Calling kids to Christ
That morning in children’s ministry was an opportunity for our kids’ teachers and Sarah’s parents to share the gospel with her and call her to respond. But how? How can we confidently encourage kids to respond to the gospel’s call while avoiding manipulative techniques and remaining sensitive to their level of development? Here are five suggestions.
1. Boldly teach kids about their sin.
You’ve probably seen that children’s program where the wooly mammoth, vampire, monsters, aliens, and overgrown canary have all invaded a side street in Manhattan. In his brilliance, Jim Henson took some of our greatest fears and made them cute and educational. The child-friendly terrors that live together on Sesame Street should remind us of the hidden reality of childhood.
Children are glorious and beautiful gifts from God, and yet within each child—behind the cuteness—there’s a fallen heart that’s twisted from the moment of conception. Every child is a sinner. It can be difficult for us to shoot straight with kids about this, but even they need to be faced with the reality of their brokenness. The prince of preachers, Charles Spurgeon, said it well:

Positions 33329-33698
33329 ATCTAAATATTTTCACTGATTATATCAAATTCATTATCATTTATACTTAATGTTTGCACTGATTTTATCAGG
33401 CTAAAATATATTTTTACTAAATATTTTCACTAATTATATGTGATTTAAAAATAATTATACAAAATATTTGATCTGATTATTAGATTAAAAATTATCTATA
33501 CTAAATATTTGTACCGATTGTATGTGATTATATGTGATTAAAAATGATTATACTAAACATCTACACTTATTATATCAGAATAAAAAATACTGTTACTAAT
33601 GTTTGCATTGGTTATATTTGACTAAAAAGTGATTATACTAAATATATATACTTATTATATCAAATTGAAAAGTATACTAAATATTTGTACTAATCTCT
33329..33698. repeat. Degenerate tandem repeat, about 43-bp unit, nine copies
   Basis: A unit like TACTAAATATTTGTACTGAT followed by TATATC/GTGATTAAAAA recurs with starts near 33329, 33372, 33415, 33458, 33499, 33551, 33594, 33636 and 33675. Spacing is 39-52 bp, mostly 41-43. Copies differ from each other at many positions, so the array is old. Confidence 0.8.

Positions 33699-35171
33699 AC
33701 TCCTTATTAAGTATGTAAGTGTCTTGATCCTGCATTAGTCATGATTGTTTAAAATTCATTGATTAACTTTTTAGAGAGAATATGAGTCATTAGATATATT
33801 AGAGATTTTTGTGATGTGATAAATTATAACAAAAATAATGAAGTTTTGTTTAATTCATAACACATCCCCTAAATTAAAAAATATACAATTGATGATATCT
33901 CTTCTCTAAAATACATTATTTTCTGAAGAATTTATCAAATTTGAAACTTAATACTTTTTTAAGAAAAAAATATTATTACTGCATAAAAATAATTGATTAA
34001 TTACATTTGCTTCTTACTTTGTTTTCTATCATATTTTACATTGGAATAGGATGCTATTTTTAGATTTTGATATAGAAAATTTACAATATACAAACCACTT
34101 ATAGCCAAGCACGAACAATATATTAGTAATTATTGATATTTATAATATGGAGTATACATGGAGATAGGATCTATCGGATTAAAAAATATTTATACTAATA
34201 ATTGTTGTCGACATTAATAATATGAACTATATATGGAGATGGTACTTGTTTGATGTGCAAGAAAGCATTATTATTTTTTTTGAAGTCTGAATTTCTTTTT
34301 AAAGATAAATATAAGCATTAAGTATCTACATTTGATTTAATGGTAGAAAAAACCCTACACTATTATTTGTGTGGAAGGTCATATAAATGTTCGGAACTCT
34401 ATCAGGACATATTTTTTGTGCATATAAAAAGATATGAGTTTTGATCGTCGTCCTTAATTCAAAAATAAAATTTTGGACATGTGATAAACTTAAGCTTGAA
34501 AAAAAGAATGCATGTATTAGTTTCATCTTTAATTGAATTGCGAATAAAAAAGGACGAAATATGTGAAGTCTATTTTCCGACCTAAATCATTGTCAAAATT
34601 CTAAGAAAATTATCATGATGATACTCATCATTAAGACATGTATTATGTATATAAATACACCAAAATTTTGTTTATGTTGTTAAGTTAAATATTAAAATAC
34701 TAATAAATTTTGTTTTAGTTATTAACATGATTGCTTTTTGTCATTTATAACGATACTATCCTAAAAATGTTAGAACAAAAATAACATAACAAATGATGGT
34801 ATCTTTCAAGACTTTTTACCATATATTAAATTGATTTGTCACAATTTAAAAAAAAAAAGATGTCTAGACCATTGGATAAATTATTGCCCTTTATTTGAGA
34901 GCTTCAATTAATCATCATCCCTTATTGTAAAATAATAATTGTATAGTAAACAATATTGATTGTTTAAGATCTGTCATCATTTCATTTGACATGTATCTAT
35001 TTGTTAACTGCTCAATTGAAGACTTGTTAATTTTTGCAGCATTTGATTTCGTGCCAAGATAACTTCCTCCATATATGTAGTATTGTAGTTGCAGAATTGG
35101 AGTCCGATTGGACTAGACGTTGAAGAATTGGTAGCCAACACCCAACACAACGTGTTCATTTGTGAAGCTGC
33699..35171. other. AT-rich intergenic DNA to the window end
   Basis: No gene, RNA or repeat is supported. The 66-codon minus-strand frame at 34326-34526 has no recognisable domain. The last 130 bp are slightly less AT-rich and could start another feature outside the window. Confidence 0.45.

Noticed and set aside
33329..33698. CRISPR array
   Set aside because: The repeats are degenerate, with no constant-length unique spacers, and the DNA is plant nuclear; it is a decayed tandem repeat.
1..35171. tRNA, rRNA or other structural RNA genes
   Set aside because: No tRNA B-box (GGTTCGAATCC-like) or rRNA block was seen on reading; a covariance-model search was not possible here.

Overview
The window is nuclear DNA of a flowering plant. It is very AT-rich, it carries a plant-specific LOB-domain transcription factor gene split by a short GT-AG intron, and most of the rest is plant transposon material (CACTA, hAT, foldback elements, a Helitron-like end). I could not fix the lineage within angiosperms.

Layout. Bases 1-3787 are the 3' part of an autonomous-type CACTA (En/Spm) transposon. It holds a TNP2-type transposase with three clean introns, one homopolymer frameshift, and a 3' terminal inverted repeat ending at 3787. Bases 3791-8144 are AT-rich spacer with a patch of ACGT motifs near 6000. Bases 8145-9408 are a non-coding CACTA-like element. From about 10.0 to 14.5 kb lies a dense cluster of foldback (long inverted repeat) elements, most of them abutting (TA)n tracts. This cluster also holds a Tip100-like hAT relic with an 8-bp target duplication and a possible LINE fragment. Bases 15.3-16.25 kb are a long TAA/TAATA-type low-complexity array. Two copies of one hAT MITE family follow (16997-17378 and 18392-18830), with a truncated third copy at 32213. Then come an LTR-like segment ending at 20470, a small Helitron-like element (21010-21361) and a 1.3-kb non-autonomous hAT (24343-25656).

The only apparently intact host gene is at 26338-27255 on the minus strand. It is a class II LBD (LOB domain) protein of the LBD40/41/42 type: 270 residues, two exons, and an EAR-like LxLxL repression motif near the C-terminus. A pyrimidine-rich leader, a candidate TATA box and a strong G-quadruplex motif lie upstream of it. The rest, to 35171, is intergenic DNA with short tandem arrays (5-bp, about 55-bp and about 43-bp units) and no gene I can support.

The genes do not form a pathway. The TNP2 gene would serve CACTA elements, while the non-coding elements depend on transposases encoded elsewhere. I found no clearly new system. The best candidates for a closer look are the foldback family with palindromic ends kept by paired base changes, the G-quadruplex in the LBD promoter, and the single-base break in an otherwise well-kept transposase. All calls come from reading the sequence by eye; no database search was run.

“Do not flatter the child with delusive rubbish about his nature being good and needing to be developed. Tell him he must be born again. Don’t bolster him up with the fancy of his own innocence, but show him his sin. Mention the childish sins to which he is prone, and pray the Holy Spirit to work conviction in his heart and conscience.”
Yes, children need comfort, care, and a healing touch. But they also need honest correction, because it’s only when kids see the terror of their own sin that they’ll see their need for redemption. We need to hear Spurgeon’s warning, “Do not hesitate to tell the child his ruin; he will not else desire the remedy.”
2. Focus on what Jesus has done to save rather than what your child should do.
In traditional children’s ministry, there is often an emphasis on the ABCs: (A) Admit you are a sinner; (B) Believe in Jesus; and (C) Confess faith in him. There is nothing wrong with this (see Rom. 10:9–10) so long as we make clear that salvation is not about what we do but about what Christ has done. If we only talk to kids about what they should do, we run the risk of confusing or discouraging them.
When a child becomes aware of their sin, they may become introspective and worry, “Did I do enough? How can Jesus live in my heart when I still get so angry?” What Jesus has done for us is the most important thing—so much more important than what we do. He saves us. We do not save ourselves. We must teach kids to look outside of themselves to the love and forgiveness that comes because of what Christ has already done for them (Gal. 2:20). As puritan Octavius Winslow wrote, “One simple believing sight of Christ will produce more light and peace and joy than a lifetime of looking within ourselves for evidences and signs of grace.”